Mike Kueber's Blog

March 7, 2015

Critical thinking – racial discrimination in San Antonio and Ferguson

Filed under: Culture,Law/justice,Media — Mike Kueber @ 2:04 pm
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Following up on my recent post about logic and critical thinking, this week’s media reporting included two glaring examples of failing to use the aforementioned abilities.  The first, an article in the San Antonio Express-News, suggested that racial bias was behind the fact that a disproportionate percentage of blacks and Latinos were suspended from school in San Antonio and Bexar County.

  • “Among racial groups, in the 19 school districts that are all or partly in Bexar County, black students are far fewer in numbers, but about 15 percent of them were suspended out of school in the 2011-12 school year, compared to 10 percent of all Latino students and 5 percent of white students.”
  • “The findings ‘bring up civil rights issues,’ said Daniel J. Losen, the center’s director and the report’s principal author. ‘We know from studying the data that suspensions are strong indicators of lower academic achievement and higher numbers of dropouts. It doesn’t help anyone much, from what we can tell.’”

I comment as follows to the author of the article:

  • Francisco, your article seems to suggest that the disproportionate suspensions of blacks and Latinos raise civil-rights issues. If that is your point, I think you (or your cited experts) should explain why this is causation, not mere correlation. Further, I don’t understand why the reported numbers don’t include Asian students. If suspensions are the converse of academic achievement, you would expect Asian students to be subjected to fewer suspensions.”

In addition to the causation-correlation delusion described in The Halo Effect, the article is also guilty of the delusion of single explanations. There is no attempt to consider other possible causes of the connection between racial status and school suspensions, such as academic achievement. The lazy writer simply makes an incendiary, politically-correct assertion.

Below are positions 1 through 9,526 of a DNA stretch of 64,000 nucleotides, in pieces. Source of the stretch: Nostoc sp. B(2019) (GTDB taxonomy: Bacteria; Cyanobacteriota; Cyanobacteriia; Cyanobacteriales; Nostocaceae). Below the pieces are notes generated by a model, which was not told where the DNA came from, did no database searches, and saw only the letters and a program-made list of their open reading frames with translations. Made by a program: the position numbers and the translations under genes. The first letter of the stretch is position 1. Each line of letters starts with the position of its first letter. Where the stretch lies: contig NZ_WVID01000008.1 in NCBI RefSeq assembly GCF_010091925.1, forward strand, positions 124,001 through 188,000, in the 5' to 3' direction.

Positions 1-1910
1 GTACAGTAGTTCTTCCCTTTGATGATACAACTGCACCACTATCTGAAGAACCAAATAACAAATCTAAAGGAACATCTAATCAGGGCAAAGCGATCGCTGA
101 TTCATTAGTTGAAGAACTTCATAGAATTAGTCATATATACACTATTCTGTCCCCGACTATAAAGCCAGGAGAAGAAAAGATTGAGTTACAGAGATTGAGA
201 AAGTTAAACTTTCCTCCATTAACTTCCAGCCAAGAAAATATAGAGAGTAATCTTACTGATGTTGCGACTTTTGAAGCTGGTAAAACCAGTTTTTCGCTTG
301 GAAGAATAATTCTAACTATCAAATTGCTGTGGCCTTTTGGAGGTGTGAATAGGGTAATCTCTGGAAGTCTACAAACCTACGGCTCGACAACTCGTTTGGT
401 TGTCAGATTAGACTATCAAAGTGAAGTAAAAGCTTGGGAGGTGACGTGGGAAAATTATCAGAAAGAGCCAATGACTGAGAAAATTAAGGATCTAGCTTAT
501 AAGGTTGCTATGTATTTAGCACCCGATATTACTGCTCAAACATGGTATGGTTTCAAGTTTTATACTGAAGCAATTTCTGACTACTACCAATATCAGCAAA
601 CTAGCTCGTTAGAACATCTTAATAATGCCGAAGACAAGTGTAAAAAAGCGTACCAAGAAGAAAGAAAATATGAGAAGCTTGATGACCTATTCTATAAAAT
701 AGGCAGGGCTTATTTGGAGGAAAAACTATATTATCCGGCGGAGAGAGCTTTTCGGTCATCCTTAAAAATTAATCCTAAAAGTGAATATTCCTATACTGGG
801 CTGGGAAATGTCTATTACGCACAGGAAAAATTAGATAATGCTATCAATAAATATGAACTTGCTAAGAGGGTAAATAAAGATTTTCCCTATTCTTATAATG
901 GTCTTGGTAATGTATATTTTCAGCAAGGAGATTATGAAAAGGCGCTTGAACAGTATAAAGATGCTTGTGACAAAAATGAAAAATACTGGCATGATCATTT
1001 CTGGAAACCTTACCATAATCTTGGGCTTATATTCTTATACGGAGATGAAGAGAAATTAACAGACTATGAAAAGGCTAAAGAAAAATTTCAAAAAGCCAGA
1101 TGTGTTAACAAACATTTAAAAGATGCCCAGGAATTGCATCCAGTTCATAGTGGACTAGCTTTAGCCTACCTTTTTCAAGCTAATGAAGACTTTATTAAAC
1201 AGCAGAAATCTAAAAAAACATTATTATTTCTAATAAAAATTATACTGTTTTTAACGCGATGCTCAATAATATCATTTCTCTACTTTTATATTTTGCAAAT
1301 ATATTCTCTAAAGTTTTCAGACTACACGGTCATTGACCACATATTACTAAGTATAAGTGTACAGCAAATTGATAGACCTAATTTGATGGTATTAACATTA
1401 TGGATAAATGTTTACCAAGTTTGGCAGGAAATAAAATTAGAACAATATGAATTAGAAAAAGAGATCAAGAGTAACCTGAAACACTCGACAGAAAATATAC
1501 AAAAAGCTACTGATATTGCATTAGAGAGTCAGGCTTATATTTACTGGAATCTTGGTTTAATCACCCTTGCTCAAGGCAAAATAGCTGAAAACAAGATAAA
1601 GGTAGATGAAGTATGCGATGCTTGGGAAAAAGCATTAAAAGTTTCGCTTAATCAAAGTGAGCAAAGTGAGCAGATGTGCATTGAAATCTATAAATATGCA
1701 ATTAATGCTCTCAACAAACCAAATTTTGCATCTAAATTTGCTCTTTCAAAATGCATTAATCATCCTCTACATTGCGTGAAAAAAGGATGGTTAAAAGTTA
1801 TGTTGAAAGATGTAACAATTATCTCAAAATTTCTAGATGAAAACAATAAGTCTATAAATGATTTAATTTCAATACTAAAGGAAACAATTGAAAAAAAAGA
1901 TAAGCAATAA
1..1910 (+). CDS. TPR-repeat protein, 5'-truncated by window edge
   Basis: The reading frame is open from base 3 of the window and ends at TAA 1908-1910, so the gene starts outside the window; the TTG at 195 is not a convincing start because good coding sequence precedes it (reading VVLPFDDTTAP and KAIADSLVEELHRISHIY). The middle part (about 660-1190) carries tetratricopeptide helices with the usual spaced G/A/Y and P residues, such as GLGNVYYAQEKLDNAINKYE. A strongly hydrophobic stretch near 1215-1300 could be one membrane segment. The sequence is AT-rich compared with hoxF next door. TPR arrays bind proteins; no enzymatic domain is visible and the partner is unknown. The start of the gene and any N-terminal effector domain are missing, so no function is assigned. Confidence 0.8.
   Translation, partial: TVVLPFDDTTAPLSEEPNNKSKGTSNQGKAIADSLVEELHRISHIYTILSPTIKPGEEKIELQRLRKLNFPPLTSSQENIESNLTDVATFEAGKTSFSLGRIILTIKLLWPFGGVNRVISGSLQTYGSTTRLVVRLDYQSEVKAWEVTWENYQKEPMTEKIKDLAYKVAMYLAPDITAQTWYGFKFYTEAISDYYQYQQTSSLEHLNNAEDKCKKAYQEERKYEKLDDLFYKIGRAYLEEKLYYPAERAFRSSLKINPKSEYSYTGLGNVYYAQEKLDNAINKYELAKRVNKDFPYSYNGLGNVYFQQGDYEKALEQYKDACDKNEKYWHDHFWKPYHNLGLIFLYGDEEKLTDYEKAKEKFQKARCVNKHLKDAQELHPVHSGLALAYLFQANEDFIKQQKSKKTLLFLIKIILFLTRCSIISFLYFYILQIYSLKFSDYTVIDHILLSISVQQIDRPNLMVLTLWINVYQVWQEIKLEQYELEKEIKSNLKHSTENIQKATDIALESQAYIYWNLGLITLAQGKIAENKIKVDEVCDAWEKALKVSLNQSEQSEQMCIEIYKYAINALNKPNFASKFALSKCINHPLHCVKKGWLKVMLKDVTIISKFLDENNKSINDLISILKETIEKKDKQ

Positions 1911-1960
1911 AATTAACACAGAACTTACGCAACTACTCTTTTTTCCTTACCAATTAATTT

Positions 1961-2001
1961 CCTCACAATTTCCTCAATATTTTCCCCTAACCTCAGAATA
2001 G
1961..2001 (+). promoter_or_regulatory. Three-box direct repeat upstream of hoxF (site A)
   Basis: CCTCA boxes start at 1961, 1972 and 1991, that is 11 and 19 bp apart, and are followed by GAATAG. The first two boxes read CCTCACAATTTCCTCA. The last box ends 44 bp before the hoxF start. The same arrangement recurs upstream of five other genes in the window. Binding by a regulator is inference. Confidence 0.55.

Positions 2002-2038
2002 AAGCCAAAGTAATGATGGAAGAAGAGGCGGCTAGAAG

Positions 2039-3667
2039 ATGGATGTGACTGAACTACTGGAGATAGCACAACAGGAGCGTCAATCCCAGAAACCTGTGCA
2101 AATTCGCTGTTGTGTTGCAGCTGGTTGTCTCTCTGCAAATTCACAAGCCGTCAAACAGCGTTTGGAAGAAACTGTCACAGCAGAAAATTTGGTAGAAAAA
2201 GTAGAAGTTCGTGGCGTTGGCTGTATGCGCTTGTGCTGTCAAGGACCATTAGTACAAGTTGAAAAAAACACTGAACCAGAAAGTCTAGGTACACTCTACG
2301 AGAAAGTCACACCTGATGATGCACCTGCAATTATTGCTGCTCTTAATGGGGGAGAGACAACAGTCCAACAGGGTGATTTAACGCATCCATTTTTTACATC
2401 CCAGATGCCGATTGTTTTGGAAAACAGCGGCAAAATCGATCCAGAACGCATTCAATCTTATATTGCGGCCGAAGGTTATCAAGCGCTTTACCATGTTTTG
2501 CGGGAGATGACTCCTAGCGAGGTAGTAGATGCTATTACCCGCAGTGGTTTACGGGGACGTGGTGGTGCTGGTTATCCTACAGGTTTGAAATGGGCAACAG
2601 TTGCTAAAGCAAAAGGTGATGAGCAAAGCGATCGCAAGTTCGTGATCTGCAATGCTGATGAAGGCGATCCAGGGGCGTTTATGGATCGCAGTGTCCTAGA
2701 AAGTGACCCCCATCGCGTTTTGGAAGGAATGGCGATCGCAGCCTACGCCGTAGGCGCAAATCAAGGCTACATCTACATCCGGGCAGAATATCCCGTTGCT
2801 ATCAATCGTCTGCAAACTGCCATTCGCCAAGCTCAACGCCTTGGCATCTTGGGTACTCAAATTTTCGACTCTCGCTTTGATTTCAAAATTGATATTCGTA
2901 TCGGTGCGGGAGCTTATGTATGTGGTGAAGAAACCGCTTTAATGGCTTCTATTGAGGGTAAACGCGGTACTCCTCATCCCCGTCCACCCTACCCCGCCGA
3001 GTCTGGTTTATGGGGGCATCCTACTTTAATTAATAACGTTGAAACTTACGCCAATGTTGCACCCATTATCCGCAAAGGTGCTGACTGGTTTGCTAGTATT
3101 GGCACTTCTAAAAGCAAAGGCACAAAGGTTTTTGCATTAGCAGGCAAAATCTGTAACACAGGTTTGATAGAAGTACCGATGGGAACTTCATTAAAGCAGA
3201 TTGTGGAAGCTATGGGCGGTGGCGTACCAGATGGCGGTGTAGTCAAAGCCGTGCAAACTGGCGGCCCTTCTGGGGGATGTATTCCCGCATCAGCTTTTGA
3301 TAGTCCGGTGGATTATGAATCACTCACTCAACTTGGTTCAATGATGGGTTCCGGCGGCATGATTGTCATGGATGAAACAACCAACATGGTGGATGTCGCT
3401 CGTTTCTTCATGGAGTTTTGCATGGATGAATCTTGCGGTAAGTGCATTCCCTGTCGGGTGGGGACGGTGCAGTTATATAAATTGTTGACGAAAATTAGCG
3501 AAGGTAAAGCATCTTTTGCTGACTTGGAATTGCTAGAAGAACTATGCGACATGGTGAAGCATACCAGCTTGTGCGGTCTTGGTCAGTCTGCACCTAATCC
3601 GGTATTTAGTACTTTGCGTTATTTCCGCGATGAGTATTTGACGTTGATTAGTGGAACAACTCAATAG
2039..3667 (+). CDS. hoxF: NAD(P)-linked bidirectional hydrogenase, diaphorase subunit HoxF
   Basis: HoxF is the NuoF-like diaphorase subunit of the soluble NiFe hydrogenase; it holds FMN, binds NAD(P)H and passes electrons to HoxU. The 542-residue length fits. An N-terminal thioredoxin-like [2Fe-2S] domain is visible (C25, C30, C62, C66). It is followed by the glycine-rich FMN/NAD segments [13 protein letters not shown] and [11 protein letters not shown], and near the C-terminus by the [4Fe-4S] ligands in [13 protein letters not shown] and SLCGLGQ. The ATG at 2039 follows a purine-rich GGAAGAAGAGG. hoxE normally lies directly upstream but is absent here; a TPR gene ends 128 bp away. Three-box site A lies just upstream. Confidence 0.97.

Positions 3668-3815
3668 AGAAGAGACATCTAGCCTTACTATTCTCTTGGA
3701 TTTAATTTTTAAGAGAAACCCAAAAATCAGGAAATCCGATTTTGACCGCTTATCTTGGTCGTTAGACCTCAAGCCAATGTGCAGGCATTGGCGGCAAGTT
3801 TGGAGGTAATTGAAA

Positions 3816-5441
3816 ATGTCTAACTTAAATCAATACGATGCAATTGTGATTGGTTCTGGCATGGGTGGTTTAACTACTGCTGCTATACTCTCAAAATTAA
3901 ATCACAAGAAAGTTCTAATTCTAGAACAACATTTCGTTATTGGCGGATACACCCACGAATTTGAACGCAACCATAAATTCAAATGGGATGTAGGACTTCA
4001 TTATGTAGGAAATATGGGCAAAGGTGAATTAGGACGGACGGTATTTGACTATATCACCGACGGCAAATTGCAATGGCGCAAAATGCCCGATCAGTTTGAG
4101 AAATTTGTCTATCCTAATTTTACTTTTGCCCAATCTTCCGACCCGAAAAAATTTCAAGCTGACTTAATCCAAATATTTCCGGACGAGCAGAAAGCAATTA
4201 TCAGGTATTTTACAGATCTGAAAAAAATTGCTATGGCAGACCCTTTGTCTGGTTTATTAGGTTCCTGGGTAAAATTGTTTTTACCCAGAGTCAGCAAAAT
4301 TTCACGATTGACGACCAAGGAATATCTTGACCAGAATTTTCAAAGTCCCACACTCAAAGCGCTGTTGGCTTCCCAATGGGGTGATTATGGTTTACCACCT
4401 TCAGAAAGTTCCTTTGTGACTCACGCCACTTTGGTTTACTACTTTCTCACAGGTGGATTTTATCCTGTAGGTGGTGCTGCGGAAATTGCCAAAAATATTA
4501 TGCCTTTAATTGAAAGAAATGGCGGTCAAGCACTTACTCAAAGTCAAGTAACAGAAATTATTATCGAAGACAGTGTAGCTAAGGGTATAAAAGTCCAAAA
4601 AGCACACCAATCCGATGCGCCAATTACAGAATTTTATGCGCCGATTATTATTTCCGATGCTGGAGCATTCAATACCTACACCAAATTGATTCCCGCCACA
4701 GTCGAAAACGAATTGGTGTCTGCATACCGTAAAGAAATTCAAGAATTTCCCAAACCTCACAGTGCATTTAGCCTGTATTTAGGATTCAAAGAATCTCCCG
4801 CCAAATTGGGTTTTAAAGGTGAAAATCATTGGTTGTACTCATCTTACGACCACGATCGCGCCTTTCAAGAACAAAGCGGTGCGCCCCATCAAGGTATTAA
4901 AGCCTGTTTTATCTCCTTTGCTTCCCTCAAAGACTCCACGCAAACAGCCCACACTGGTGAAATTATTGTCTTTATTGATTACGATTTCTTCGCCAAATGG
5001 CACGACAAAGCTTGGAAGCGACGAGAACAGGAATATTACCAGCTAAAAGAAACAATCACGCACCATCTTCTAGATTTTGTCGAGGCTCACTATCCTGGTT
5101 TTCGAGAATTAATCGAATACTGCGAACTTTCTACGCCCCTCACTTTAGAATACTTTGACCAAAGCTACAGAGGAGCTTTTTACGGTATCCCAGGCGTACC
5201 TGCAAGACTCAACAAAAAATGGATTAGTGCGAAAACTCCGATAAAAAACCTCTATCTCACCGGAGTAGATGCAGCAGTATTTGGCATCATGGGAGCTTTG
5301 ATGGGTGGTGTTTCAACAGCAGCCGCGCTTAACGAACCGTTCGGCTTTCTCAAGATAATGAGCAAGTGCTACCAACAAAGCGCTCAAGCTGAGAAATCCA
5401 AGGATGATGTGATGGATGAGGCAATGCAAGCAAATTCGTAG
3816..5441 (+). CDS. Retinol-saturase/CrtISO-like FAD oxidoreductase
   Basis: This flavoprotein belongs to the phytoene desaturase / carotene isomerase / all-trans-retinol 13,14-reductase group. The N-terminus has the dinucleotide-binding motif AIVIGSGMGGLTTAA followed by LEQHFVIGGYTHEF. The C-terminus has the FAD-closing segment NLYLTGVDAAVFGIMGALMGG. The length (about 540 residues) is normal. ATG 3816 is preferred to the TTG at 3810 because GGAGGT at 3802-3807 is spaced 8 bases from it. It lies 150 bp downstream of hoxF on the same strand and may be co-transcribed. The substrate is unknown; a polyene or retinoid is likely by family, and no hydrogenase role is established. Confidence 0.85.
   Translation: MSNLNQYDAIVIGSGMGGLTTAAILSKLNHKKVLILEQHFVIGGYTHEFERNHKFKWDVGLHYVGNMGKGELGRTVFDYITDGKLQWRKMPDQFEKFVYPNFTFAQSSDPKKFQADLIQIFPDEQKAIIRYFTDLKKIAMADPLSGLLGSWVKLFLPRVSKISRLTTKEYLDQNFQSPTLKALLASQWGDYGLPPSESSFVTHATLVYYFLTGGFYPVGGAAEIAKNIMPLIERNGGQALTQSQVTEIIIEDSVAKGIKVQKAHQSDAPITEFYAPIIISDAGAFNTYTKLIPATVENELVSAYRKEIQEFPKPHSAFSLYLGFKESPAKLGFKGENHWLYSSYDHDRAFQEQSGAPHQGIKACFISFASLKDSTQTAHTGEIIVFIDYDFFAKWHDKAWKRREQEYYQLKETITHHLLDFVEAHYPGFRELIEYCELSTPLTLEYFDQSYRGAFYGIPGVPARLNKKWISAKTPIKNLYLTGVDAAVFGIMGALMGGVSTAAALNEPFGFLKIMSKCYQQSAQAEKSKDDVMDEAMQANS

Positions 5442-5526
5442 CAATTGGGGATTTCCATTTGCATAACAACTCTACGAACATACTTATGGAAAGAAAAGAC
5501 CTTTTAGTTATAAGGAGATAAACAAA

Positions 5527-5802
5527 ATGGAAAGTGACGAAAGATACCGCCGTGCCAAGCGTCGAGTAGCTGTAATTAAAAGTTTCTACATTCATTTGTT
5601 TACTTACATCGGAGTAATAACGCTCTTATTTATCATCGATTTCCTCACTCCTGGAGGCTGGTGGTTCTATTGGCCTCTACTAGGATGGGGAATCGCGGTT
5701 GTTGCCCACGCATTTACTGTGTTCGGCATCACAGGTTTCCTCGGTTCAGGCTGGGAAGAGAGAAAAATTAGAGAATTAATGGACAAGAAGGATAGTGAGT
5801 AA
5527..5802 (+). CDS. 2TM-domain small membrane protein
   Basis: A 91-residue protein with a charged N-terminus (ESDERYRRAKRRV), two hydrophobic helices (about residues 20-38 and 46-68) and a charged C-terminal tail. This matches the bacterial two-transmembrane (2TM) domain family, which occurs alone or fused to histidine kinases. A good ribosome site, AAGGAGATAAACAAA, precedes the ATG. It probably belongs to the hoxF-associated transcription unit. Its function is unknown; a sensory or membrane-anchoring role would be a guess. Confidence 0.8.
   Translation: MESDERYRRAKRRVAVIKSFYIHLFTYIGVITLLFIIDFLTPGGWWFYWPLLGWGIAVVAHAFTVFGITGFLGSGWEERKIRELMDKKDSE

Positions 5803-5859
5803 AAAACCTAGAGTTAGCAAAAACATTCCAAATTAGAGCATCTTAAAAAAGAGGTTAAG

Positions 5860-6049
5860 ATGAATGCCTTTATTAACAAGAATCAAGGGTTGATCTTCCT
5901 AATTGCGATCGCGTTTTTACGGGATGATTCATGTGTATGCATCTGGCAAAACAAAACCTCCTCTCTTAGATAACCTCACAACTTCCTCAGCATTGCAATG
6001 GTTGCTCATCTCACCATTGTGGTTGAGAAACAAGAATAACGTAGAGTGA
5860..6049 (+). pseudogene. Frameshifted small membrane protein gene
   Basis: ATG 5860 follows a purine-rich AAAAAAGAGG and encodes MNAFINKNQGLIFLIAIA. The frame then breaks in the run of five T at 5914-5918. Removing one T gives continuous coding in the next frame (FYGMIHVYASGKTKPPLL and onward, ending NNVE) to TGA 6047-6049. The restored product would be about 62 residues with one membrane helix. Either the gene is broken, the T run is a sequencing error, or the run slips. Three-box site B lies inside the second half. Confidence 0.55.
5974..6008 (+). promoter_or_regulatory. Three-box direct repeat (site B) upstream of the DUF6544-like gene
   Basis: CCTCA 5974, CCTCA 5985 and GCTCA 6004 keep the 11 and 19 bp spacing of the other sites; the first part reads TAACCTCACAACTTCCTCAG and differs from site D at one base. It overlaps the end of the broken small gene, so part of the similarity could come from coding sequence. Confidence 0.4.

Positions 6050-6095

The New York Times took a similar path in reporting on the Justice Departments findings about Ferguson policing.  In an article titled, “Racially Discriminatory Policing Was the Norm,” the Times dutifully reported the Justice Department findings:

  • Black people are two-thirds of Ferguson’s population, but from 2012 to 2014, they accounted for 85 percent of police traffic stops, 90 percent of citations issued, and 93 percent of arrests. The Municipal Court also treats blacks more harshly, according to the Justice Department’s findings. The harms of Ferguson’s police and court practices are borne disproportionately by African Americans, and there is evidence that this is due in part to intentional discrimination on the basis of race…. Our investigation has revealed that these disparities occur, at least in part, because of unlawful bias against and stereotypes about African Americans. We have found substantial evidence of racial bias among police and court staff in Ferguson. For example, we discovered emails circulated by police supervisors and court staff that stereotype racial minorities as criminals, including one email that joked about an abortion by an African-American woman being a means of crime control.”

Notice the skillful use, twice, of the qualifier, “at least in part.” Technically, this relieves the Times from the obligation to report on other, possibly more significant causes, outside of racism, for blacks to be involved with the Ferguson PD.   The actual Justice Department report, not the Times article, seems to consider and reject this possibility:

  • City officials have frequently asserted that the harsh and disparate results of Ferguson’s law enforcement system do not indicate problems with police or court practices, but instead reflect a pervasive lack of ‘personal responsibility’ among ‘certain segments’ of the community. Our investigation has found that the practices about which area residents have complained are in fact unconstitutional and unduly harsh. But the City’s personal-responsibility refrain is telling: it reflects many of the same racial stereotypes found in the emails between police and court supervisors. This evidence of bias and stereotyping, together with evidence that Ferguson has long recognized but failed to correct the consistent racial disparities caused by its police and court practices, demonstrates that the discriminatory effects of Ferguson’s conduct are driven at least in part by discriminatory intent in violation of the Fourteenth Amendment.”

Talk about conclusory, unsubstantiated allegations! And the ubiquitous, “at least in part.”

Of course, even if we can’t expect the media to report on complex issues of causation, we might hope that it discusses solutions. And the only obvious solution is that the system must be jury-rigged so that 13% of all school suspensions, nationwide, go to blacks, 17% go to Hispanics, and the remaining 70% go to others.  But I’m not sure that is the color-blind society that MLK dreamed of.

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